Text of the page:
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A second, more serious opportunity for optimization is motivated by the example reported in Figure 14.12: node u’s current power level is P2, resulting in covering all the nodes in area A2. Thus, this transmit power is sufficient to have at least k - 1 symmetric neighbors. According to KNeighLev’s specification, u then sends a help message at power level P3, forcing all the nodes in area A3 - A2 to increase their power to level at least P3. This mechanism induces unnecessary power increases, because all the four nodes in A3 - A2 must increase their power level, while the power increase of a single node would be sufficient to meet the requirement on the symmetric neighbors count at node u.
A more subtle situation in which KNeighLev displays inefficient behavior is depicted in Figure 14.13. The target number of symmetric neighbors is k = 4. At the current power level P1, node u has at most three symmetric neighbors. To increase the symmetric neighbors count, node u sends a help message at power level P2, forcing node v, which currently has power level Po, to increase its power to level P2. Then, the overall power increase for node u to have the target number of symmetric neighbors is P2 - Pi for node u, and P2 - P0 for node v. Note that there exists a third node in this scenario, node w, whose power level
Figure 14.12 Example of inefficient KNeighLev’s behavior. The target number of neighbors is k = 5. Area Ai denotes the radio coverage of node u at power level Pi. At power level P2, node u has at most 4 = k — 1 symmetric neighbors. Thus, it sends the help message at power level P3, forcing all the nodes in A3 — A2 to increase their power to level at least P3.
LEVEL-BASED TOPOLOGY CONTROL
/ • / / A0
/ / •
\ \ u i • 1 i ]
Figure 14.13 A second, more subtle example of inefficient KNeighLev’s behavior. The target number of neighbors is k = 4. The power level of node v is P0, and the power level of node w is P3. At power level Pi, node u has at most 3 = k - 1 symmetric neighbors. Instead of sending the help message at power level P2, node u might autonomously increase its power level to P3, thus fulfilling the symmetric neighbor count requirement without forcing node v to increase its power level.
is set to P3, and thus it is in u’s incoming neighbor set. Node u is aware of node w and of its current power level. So, instead of sending the help message at power level P2, it could decide to autonomously increase its power level to P3. With this power level setting, node u would satisfy the symmetric neighbor count requirement. Note that this second option is nonoptimal from node u’s point of view (it increases u’s power level of two steps, instead of a single step as in the standard KNeighLev specification); however, this solution might be optimal from a local neighborhood point of view: if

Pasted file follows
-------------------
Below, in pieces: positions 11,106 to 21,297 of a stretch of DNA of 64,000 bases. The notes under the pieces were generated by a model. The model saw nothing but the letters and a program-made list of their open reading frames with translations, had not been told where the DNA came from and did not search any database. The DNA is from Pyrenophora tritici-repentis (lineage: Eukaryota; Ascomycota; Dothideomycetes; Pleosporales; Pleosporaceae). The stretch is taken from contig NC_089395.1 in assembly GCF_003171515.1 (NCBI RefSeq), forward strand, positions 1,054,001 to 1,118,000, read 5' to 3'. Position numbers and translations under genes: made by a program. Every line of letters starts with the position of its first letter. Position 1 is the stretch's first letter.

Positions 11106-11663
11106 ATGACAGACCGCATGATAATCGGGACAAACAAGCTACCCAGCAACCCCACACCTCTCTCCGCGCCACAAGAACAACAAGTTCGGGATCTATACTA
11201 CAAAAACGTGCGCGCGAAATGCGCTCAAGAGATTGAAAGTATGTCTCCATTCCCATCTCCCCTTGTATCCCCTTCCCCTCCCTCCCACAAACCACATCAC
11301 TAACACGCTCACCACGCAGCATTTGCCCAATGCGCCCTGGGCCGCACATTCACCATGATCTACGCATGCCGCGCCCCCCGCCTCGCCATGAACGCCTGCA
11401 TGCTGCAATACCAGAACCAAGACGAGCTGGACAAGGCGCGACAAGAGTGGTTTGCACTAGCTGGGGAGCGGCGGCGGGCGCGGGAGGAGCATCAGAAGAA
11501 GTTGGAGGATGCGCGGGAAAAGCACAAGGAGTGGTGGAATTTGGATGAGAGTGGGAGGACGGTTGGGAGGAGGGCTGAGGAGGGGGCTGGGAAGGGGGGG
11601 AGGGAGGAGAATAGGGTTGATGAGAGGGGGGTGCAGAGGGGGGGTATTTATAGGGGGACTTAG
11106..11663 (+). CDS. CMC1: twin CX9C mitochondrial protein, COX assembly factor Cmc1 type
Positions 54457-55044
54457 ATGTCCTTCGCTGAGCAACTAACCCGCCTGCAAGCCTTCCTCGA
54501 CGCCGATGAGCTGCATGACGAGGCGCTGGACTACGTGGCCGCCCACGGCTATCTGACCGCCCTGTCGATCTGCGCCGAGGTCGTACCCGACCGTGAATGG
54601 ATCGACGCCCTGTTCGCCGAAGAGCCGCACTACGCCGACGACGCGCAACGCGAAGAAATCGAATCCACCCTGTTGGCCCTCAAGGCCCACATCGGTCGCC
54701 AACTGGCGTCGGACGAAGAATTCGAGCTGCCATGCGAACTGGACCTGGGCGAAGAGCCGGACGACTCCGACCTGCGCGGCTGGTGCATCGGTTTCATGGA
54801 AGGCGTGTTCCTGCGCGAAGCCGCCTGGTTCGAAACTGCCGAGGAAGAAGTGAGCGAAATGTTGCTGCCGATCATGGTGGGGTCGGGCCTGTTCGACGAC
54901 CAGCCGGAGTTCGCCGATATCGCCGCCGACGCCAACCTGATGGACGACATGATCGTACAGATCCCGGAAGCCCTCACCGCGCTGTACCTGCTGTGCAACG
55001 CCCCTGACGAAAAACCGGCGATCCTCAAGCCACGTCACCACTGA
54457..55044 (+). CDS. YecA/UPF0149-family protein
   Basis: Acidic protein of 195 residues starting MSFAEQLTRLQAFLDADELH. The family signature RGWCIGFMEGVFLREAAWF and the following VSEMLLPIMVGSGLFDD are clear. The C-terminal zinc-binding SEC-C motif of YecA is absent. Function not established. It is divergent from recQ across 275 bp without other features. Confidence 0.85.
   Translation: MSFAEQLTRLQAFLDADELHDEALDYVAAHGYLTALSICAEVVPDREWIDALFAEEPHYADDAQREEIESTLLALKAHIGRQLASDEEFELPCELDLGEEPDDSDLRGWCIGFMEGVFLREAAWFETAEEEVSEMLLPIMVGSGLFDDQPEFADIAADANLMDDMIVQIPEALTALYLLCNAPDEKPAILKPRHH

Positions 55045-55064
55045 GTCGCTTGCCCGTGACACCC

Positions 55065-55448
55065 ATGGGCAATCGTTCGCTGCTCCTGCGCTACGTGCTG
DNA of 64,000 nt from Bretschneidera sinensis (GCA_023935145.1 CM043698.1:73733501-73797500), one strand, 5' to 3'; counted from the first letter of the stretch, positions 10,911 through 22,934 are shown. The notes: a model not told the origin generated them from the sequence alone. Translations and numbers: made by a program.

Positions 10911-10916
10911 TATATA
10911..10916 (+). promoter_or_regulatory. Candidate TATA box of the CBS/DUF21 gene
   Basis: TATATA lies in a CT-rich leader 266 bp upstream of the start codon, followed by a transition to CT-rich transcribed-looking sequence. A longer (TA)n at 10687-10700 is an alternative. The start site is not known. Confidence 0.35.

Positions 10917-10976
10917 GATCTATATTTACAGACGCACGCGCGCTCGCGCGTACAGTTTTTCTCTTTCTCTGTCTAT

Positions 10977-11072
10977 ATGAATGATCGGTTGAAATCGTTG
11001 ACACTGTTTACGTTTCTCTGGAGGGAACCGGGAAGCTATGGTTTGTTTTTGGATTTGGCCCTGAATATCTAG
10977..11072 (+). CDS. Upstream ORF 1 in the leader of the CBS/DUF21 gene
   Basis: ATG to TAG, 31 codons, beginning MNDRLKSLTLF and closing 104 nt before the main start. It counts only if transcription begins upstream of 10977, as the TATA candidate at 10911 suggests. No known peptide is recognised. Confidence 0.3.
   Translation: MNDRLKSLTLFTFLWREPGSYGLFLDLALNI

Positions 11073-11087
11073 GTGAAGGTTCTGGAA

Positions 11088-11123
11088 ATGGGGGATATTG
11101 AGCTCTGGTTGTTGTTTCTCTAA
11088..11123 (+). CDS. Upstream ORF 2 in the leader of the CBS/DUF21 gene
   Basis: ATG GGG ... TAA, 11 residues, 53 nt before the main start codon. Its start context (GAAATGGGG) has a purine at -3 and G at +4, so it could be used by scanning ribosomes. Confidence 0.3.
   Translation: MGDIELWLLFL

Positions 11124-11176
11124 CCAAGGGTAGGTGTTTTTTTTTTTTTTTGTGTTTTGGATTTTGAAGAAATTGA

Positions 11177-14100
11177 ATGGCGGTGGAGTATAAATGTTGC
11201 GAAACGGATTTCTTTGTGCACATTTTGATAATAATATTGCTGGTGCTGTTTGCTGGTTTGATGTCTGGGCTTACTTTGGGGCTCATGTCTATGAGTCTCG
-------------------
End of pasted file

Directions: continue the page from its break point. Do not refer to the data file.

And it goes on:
(P2 - P1) + (P2 - Po) > (P3 - P1),
it is locally optimal to increase u’s transmit power of two steps. For instance, if P0 = 1 mW, P1 = 5 mW, P2 = 20 mW and P3 = 30 mW, the ‘unselfish’ behavior of node u (the second option described above) is locally optimal from the energy consumption point of view. Conversely, if P0 = 5 mW, P1 = 20 mW, P2 = 30 mW and P3 = 50 mW, the situation is reversed.
The examples shown in Figures 14.12 and 14.13 motivated the authors of (Blough et al. 2003c) to design an optimized version of KNeighLev, which is called KNeighLevU (U stands for ‘unselfish’).
Three additional types of control messages are used in KNeighLevU: enquiry, reply, and selective help messages. Enquiry and reply messages contain the same information as beacon and help messages (sender ID and transmit power level), while the selective help message contains the ID of the sender and the ID(s) of the node(s) that must increase its (their) transmit power levels.
LEVEL-BASED TOPOLOGY CONTROL
Suppose node u, which currently has less than k symmetric neighbors, is transmitting at power level Pi:
1. Instead of sending a help message at power level Pi+1, node u sends an enquiry message at power level Pi+i.
2. When a node (say, node v) in u’s transmitting range whose current power level is below Pi receives the enquiry message, it does not immediately step up the power level; instead, it sends to u a reply message at temporary power level Pi. The purpose of this message is to inform u that v is a potential helper, which is currently using a certain power level.
3. Once node u has gathered the information from all its potential helpers, it is able to compute the locally optimal solution, accounting also for the nodes in Ni(u) that might become symmetric neighbors by simply increasing u’s power level. Then, node u schedules one of several possible actions, depending on the locally optimal solution that has been identified. In particular, u can
(a) increase its own power level, so as to reach more nodes in Ni(u);
(b) send a selective help message, asking some of the nodes in the neighborhood to increase their power levels;